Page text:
Contrary to even our own guide to what’s coming out on video-on-demand and online, rumors of the demise of those shiny discs that still take up shelf space have been greatly exaggerated. Take next week, for example, in which one will only be able to enjoy the guilty pleasure of “Lake Placid 3” or the easy charm of the Adam Scott indie comedy “Passenger Side” on DVD or upgrade to high-definition for the “Alien Quadrilogy” boxed set, a rerelease of the “Back to the Future” trilogy or better yet, Criterion editions of Stanley Kubrick’s “Paths of Glory” or the Japanese curiosity “Hausu” on Blu-ray. And it’s not even December yet.
Unfortunately in this time of tightened purse strings, the studios and specialty labels like Shout! Factory, Criterion and Olive Films aren’t going to make this holiday season any easier on the wallet, with most digging deep into the vaults to pull up restored classics and lesser-seen obscurities, which will sit side by side with plenty of this summer’s biggest blockbusters on Netflix queues and store shelves in the months ahead. Many of the films showcased below never were released in theaters or in many cases haven’t been available on home video before, waiting to be discovered by new audiences.
by Stephen Saito
On DVD the week ending October 23
After becoming one of the foremost directors of the giallo genre, famed horror auteur Dario Argento gives it a nod in the title to his latest, which brings in Adrien Brody as a detective on the hunt for a murder nicknamed “Giallo” (The Yellow) after the sister of a kidnap victim (Emmanuelle Seigner) seeks out his help. Granted, we were more excited about this when Vincent Gallo was in talks to play the serial killer in question and before “Giallo” sat on the shelf after a mildly enthusiastic response from the festival circuit in 2009, but still, new Argento is always reason enough to celebrate.
An upgrade from the 2006 “Complete Dossier” edition, Francis Ford Coppola’s classic war film hits Blu-ray for the very first time (in both the original and extended “Redux” cuts), finally accompanied by the making-of doc “Hearts of Darkness,” as well as new interviews, a new 48-page booklet with rediscovered archival materials and new interviews with Coppola and the cast and crew.
Mamoru Oshii helms this follow-up to 2001’s “Avalon” in which a trio of women led by “Babel” star Rinko Kikuchi fight off sand monsters in a virtual world to test their mettle and weapons skills.
After his latest score goes awry, a fading gangster (Raymond J. Barry) reaches out to his estranged son (Michael Weatherly), a budding criminal himself, to help him, though the lure of money and power may prove stronger than blood in this crime thriller. Tom Berenger co-stars.
Billy Zane dons a crown for this fantasy epic about a rebel (Sam Murphy) who leads his people to rise up against an oppressive king.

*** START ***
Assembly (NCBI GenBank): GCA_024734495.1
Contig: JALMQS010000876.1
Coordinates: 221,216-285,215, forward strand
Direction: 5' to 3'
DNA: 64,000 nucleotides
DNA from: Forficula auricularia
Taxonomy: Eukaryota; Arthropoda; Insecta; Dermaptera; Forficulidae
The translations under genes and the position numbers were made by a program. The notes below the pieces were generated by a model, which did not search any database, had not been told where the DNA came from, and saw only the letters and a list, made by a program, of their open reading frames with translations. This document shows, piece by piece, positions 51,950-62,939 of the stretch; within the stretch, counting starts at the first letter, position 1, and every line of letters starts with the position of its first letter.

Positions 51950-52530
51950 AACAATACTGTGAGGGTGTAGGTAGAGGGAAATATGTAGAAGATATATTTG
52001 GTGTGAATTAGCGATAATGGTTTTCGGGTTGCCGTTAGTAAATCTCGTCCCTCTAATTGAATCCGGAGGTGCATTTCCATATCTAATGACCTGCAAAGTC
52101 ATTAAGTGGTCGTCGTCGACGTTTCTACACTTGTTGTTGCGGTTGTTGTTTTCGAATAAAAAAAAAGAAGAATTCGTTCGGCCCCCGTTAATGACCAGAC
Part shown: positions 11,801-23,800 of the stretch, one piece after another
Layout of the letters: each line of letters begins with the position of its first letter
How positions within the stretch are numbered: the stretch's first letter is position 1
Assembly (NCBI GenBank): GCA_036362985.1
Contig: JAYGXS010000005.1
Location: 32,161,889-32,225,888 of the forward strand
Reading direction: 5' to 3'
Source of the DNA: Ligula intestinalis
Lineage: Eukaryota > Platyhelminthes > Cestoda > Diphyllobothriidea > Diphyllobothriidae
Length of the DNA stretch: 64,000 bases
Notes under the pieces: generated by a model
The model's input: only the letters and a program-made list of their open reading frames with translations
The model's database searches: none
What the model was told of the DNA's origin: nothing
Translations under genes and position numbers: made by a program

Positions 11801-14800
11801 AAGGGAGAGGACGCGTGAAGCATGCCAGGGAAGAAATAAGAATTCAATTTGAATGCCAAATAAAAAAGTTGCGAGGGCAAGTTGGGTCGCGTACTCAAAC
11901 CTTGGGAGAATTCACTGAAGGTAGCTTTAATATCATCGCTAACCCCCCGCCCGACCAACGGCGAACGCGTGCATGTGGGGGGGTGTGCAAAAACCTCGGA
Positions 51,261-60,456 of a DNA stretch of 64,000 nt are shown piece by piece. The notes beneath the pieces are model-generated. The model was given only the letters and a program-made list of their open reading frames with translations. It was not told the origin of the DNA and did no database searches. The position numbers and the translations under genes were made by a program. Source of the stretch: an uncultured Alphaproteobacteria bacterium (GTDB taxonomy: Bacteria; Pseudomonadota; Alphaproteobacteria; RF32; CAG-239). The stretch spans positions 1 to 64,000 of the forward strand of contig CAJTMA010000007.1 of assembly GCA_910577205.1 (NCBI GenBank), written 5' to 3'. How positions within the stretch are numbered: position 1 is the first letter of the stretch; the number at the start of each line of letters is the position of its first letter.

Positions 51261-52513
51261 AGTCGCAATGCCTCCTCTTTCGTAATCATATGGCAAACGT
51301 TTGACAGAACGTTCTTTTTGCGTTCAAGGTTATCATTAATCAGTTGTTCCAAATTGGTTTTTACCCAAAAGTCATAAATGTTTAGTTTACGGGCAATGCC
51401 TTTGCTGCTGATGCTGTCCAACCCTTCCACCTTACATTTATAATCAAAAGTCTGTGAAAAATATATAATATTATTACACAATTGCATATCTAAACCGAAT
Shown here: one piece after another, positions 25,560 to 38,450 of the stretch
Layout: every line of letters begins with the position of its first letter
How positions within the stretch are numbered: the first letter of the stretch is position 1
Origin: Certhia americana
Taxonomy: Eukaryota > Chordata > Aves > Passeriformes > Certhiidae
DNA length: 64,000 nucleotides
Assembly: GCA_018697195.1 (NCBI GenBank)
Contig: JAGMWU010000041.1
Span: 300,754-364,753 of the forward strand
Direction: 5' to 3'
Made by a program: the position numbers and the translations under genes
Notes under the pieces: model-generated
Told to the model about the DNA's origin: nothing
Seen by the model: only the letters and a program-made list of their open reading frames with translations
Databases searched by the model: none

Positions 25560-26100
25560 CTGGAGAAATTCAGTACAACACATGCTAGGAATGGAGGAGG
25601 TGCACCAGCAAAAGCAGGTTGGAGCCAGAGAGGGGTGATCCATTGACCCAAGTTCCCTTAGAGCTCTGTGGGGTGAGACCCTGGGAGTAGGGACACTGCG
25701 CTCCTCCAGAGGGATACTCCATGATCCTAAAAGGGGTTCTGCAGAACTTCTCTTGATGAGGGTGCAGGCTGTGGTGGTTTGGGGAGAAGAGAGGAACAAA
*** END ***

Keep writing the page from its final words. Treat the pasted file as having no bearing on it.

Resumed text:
…Dolph Lundgren is. Here, the “Expendables” star plays a hitman trying quit the profession to concentrate on his duties as a husband and father, but he must fight to stay alive after his cover is blown. Bo Svenson co-stars.
Roel Reiné’s horror flick concerns a group of friends and business partners who aid a drowning man, only to learn that he leads them into a jungle filled with danger. Lance Henriksen co-stars as a priest with suspicious motives.
Nick Stahl fills in for Kiefer Sutherland as a newbie security guard who must track down the murdered woman who is caught between this world and the next that he can only see in the reflective glass before she starts killing others in this direct-to-video sequel to Alexander Aja’s 2008 horror film. Fox is going the extra step with the sequel’s DVD release, including the original Korean film “In the Mirror” that the series is based upon.
“Hellboy” and “Legion” star Doug Jones, who is just popping up everywhere these days, plays a door-to-door salesman who seeks to emerge from his midlife slump with the help of a punk rocker (Allison Scagliotti). Catherine Hicks and “That ’70s Show”‘s Don Stark co-star in Morgan Mead’s comedy.
“Clerks”‘ Jason Mewes and Samantha Lockwood star as a couple who go through a different kind of premarital counseling in this action comedy about a soon-to-be-wed pair who are held hostage during a jewelry heist when they go ring shopping. Danny Trejo and Fred Williamson co-star.
Tim Allen is thought to be dead, leaving behind six exes, including Paz Vega, Jenna Elfman, Lindsay Sloane, Kelli Garner, Andie MacDowell and Jenna Dewan, eager to cash in on his will, if only his daughter (Elisha Cuthbert) would let them in the directorial debut of “Mr. 3000” screenwriter Howard Michael Gould.
A selection of the Tribeca Film Fest in 2008, John Walter gives audiences a peek inside the Public Theater’s controversial revival of Bertolt Brecht’s “Mother Courage” that had its share of big personalities in Meryl Streep, Kevin Kline, director George C. Wolfe and playwright Tony Kushner. (An interview with Walter here.)
“Tokyo Gore Police” director and general gore makeup extraordinaire Yoshihiro Nishimura once again presides over madness in this battle over an ex between two women with supernatural powers.
Other indies that played theaters, but you might have missed:
The Rachel Weisz epic “Agora,” the Jesse Eisenberg starrer “Holy Rollers,” the nature doc “Oceans,” the Nicole Holofcener dramedy “Please Give” (Matt Singer’s review here), “Smash His Camera” (Bilge Ebiri’s review here), “The Sun Behind the Clouds: Tibet’s Struggle for Freedom” (Lisa Rosman’s review here)
New to Blu-ray:
“The Howling Trilogy,” “Harry Potter and the Goblet of Fire: Ultimate Edition,” “Harry Potter and the Prisoner of Azkaban: Ultimate Edition,” Baz Luhrmann’s “Moulin Rouge” and “William Shakespeare’s Romeo and Juliet,” Robert Rodriguez and Nimrod Antal’s “Predators” (Matt Singer’s review is here) “Psycho,” “The Rocky Horror Picture Show,” “Seven Samurai” (Criterion)